Columnist projects one-dimensional, biased view of men Robin Overby’s columns give me the singularly peculiar experience of being offended both as a male and as a feminist. I don’t know how much of the impression Overby gives is intentional or reflective of how she actually feels, but her perspective seems hopelessly gender biased. Over the course of several columns, she’s painted a picture of college men as some kind of calculating dating machines, able to access as much casual sex or intimate relationships as we want by virtue of our man-ness, leaving the poor, helpless “nice girls” to wither like unplucked flowers as we chase after our fast women. Even her Nov. 2 column, largely a description of a date she went on, fits into the pattern. Apparently men, in a calculation or a response to social pressure to be “sexy,” are intentionally being timid and indirect. Could it not be some men are naturally shy? Nervous? That we could have human emotions? Again, I doubt it is an expression of Robin’s real beliefs, but she constructs a world in her columns where she consistently denies men any genuine fears or insecurities. And the victim complex she attributes to her “nice girls” and the denial of legitimacy that she implies for the aspirations and activities of the “not nice girls” can’t be pleasing to many women, either. I would love to see the evolution of some more nuance in what could be a refreshingly reflective addition to the typically shallow “relationship column” genre. Ethan L. Fulwood Sophomore in anthropology SUPER BROCCOLI • Sumter & Starnes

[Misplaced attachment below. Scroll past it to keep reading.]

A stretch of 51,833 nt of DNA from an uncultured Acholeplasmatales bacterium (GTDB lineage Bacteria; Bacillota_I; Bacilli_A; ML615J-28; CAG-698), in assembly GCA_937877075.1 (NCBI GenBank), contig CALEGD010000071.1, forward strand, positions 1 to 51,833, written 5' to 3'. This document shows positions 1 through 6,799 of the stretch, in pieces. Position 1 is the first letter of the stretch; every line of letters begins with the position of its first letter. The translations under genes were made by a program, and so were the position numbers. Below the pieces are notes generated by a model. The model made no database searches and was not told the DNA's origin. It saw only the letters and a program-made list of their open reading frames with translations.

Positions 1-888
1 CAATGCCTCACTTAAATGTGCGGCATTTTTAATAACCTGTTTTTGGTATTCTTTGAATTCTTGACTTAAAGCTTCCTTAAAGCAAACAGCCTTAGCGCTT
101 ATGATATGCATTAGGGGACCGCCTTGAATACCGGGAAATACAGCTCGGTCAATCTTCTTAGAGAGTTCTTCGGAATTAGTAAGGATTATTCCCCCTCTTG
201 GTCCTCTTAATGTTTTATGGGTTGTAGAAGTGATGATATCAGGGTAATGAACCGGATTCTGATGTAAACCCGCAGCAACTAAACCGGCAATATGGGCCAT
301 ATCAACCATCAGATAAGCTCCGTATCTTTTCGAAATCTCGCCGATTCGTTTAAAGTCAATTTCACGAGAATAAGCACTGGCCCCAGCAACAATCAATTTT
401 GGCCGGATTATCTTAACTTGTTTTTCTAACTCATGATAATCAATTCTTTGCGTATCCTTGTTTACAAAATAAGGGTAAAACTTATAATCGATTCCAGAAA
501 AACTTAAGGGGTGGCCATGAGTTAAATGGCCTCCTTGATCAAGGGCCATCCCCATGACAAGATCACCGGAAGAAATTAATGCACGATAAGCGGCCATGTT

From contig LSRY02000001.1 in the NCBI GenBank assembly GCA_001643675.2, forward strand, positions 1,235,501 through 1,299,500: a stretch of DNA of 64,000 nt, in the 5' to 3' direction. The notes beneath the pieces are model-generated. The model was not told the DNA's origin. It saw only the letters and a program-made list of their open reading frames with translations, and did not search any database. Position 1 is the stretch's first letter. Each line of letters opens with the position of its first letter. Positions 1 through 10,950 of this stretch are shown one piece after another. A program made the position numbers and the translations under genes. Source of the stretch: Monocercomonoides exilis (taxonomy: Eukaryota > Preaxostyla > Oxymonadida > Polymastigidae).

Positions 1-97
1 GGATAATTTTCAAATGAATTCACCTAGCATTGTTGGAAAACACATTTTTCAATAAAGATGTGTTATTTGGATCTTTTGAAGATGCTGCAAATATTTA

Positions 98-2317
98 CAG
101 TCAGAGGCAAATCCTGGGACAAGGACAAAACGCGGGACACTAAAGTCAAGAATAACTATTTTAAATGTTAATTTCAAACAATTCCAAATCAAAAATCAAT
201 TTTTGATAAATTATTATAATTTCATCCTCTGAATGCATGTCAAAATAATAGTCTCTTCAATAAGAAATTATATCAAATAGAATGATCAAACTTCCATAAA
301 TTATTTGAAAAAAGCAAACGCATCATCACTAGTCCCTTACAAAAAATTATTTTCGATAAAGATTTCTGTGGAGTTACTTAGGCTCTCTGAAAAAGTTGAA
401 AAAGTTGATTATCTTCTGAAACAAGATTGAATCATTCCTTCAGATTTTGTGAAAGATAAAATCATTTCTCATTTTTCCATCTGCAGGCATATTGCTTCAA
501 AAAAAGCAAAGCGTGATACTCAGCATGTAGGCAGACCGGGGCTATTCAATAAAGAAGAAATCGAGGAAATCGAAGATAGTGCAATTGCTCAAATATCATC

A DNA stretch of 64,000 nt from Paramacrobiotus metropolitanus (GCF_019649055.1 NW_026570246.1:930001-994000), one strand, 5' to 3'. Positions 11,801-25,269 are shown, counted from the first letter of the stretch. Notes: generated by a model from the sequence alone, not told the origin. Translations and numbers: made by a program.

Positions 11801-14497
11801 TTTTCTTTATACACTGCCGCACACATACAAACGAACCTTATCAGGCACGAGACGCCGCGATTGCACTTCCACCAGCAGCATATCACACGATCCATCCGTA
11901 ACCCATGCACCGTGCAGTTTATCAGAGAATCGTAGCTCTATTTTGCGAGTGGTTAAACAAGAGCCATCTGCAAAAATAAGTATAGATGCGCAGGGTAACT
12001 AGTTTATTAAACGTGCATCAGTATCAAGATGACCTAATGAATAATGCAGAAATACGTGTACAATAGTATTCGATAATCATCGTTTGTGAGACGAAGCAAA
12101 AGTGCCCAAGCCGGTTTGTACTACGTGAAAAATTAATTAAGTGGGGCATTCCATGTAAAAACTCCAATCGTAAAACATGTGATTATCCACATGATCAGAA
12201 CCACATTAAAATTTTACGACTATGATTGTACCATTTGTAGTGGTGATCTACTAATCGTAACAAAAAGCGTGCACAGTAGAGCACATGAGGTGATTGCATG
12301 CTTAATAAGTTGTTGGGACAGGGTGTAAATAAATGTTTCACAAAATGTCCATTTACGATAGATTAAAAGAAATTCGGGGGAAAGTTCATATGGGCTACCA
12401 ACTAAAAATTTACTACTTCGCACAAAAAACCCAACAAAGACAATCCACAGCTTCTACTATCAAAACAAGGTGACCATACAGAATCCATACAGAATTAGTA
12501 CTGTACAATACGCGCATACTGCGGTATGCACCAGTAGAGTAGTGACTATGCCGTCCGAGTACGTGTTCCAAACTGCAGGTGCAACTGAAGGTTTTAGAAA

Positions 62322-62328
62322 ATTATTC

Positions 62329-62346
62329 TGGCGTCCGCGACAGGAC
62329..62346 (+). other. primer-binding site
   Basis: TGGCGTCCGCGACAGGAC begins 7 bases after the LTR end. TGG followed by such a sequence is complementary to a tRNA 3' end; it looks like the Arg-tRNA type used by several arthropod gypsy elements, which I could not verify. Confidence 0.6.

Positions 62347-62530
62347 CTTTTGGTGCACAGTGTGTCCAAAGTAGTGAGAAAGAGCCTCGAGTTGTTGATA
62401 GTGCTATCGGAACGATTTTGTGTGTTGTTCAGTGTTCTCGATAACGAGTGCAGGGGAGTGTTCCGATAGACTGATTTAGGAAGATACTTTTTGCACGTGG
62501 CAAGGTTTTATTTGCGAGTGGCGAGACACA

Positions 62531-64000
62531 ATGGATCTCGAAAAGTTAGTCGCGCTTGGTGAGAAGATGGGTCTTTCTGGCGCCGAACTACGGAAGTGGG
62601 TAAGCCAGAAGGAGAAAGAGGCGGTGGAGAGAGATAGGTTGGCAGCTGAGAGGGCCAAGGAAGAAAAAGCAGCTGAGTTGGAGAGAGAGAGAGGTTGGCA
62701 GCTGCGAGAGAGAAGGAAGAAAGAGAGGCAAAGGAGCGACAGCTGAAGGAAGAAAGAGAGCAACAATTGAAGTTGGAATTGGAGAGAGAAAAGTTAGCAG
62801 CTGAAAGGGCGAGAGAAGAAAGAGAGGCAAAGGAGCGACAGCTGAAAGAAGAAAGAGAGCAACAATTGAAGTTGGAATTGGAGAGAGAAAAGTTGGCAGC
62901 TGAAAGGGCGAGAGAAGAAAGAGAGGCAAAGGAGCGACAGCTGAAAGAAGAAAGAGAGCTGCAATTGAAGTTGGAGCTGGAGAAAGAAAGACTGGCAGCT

College life leads to stress, drug interactions T he Pop Co lu m n by

Robbie Wright